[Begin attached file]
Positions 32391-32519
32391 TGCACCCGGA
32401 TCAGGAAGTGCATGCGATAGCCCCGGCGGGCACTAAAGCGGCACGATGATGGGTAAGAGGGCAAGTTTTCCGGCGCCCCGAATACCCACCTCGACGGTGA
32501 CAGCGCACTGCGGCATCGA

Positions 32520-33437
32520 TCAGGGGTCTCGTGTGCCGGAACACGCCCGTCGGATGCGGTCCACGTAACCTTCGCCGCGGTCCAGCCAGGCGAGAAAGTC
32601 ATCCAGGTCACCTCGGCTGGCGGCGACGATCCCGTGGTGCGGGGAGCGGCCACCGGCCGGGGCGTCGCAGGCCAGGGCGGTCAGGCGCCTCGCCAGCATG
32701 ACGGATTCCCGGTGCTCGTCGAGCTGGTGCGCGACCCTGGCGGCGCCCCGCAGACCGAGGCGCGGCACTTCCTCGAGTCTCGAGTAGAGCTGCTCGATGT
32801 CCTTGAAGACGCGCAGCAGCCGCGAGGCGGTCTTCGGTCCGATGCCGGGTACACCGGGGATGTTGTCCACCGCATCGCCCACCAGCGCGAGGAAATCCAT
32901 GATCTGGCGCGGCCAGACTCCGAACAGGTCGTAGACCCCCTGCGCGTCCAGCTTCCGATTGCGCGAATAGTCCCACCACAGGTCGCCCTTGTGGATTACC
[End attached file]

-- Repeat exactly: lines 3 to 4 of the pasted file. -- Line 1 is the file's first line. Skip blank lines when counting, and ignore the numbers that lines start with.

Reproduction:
32401 TCAGGAAGTGCATGCGATAGCCCCGGCGGGCACTAAAGCGGCACGATGATGGGTAAGAGGGCAAGTTTTCCGGCGCCCCGAATACCCACCTCGACGGTGA
32501 CAGCGCACTGCGGCATCGA